Bill Belichick is throwing in the towel in his ongoing fight with the use of tablets on the sideline.
Responding to a question in a conference call Tuesday about headset issues the Patriots had during last week’s win over the Bengals, Belichick said he “can’t take it anymore” with the tablets, adding there isn’t enough consistency in the performance of the devices.
“I’ve given them as much time as I can give them,” Belichick said of the tablets. “They’re just too undependable for me.”
The decision comes after Belichick was caught on camera slamming down a sideline tablet following a Bills touchdown during their Oct. 2 matchup.
He also railed for several minutes about ongoing issues with NFL technology, including the communication system between coaches in the press box and those on the field, as well as the coach-to-quarterback play calling system, which Belichick said “fail on a regular basis.”
“There are very few games that we play, home or away, day, night, cold, hot, preseason, regular season, postseason, it doesn’t make any difference; there are very few games where there aren’t issues in some form or fashion with that equipment,” he said.
Falcons place DE Shelby on IR with torn Achilles
The Atlanta Falcons have placed defensive end Derrick Shelby on injured reserve with a torn Achilles tendon, ending his season.
Shelby left Sunday’s loss at Seattle with what was initially announced as a calf injury. He had eight tackles in six games, including four starts, this season. He left the Dolphins to sign a four-year, $18 million deal with Atlanta in March. Atlanta also promoted safety Sharrod Neasman to the active roster. He signed with the team as a rookie free agent from Florida Atlantic.
Browns’ Poyer released from hospital after kidney injury
Browns safety Jordan Poyer has been discharged from the hospital after one of his kidneys was lacerated by a vicious hit.
Poyer was taken to Nashville’s Saint Thomas Midtown Hospital by ambulance during Sunday’s 28-26 loss to the Tennessee Titans. The Browns said the 25-year-old Poyer, in his fourth season with the team, will return to Cleveland.
Poyer was injured on a nasty blindside hit by Titans running back Antonio Andrews while covering a punt in the second quarter. Andrews had an unobstructed run at Poyer before delivering his violent blow, which was penalized.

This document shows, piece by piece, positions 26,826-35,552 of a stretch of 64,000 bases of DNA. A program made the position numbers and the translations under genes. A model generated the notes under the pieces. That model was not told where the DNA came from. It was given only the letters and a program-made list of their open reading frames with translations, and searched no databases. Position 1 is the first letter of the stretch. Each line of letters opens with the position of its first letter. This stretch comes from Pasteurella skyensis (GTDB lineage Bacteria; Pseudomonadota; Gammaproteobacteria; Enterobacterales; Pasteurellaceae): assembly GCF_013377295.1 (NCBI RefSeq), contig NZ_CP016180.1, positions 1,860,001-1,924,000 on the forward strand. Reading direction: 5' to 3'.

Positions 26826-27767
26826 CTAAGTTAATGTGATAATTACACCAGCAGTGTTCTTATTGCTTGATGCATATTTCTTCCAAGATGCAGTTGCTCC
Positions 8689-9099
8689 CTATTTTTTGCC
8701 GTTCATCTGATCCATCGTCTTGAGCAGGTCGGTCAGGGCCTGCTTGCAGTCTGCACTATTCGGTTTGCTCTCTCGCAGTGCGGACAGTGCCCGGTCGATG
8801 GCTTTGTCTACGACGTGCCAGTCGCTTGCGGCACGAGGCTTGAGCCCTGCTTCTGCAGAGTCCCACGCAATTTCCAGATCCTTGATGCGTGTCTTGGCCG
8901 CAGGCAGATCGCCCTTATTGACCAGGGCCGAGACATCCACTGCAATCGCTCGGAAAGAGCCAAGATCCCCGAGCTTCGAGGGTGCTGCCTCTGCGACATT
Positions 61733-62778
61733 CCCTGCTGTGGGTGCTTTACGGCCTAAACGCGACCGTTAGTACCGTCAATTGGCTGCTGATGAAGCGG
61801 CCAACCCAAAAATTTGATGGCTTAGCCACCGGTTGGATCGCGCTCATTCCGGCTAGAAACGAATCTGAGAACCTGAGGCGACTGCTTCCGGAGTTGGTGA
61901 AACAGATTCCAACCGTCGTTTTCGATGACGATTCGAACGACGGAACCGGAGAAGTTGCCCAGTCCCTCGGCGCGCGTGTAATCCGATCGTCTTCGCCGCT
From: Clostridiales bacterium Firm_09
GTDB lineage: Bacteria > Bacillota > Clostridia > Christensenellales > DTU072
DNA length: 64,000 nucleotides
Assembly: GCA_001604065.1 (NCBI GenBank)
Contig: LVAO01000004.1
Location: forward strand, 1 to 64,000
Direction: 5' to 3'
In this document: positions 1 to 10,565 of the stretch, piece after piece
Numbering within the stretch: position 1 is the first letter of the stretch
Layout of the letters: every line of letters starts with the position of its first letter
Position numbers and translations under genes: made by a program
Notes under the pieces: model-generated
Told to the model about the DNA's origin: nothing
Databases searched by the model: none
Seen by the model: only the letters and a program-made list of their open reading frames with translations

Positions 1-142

Jets’ Decker, on IR with shoulder injury, has hip surgery
Eric Decker will be sidelined a bit longer than initially expected. The New York Jets wide receiver, already on injured reserve with a shoulder injury, underwent surgery Tuesday on his hip.
The team said the anticipated recovery time for Decker’s hip surgery is six months. When the wide receiver is able to get off crutches during that period – it’s uncertain how long that will take – he will then have the surgery on his shoulder, with recovery time expected to be eight months.
Vikings maintain No. 1 spot in power rankings
The Minnesota Vikings enjoyed their bye week as the only unbeaten team left in the NFL.
As they maintained their perfect mark, they remained on top of the latest AP Pro32 poll. The Vikings received six first-place votes for 378 points from balloting by media members who regularly cover the NFL.
The New England Patriots stayed at No. 2 after routing the Cincinnati Bengals 35-17 on Sunday. The Patriots received five first-place votes for 376 points. The Seattle Seahawks moved up a spot to No. 3 after their 26-24 win over the Atlanta Falcons. The Seahawks received the other first-place vote, finishing with 358 points.
Chiefs ship RB Davis to Packers for draft pick
The Kansas City Chiefs have traded backup running back Knile Davis to the Green Bay Packers, who desperately need to add depth to their injury-riddled backfield. The Packers gave up a conditional draft pick Tuesday for Davis, who has already started practicing with his new team. The Packers needed help at running back with Eddie Lacy nursing a bothersome ankle and James Starks undergoing knee surgery.
Bucs place WR Vincent Jackson on IR with knee injury
Tampa Bay receiver Vincent Jackson has been placed on injured reserve with a left leg injury, raising the possibility that he’s played his last game for the Buccaneers.
The team announced Tuesday that Jackson, who in the final season of a five-year contract that pays him more than $9 million in 2016, complained of discomfort in his left knee after playing the entire game during the Bucs’ 17-14 victory over Carolina on Oct. 10. The Bucs had a bye last week and are preparing to face the San Francisco 49ers on Sunday.
A MRI revealed an injury to the 33-year-old’s anterior cruciate ligament.
NFL’s new ‘Medical Timeout’ used 7 times since start of 2015
Independent medical observers stopped five NFL games in 2015 and two so far in 2016 – the first two seasons in which the “Medical Timeout” has been employed as a method to identify players with major injuries or possible concussions.
In its 2016 Health and Safety Report , released Tuesday, the NFL said an average of 29 health care providers, including two unaffiliated neurotrauma consultants, attend games. Many of them, along with on-field officials, can rule a player out due to a concussion or other severe injury.
In a new move last season, the NFL stationed athletic trainers in spots high above the field and allowed them to watch replays – and to call time out if they saw injuries that otherwise went unnoticed.
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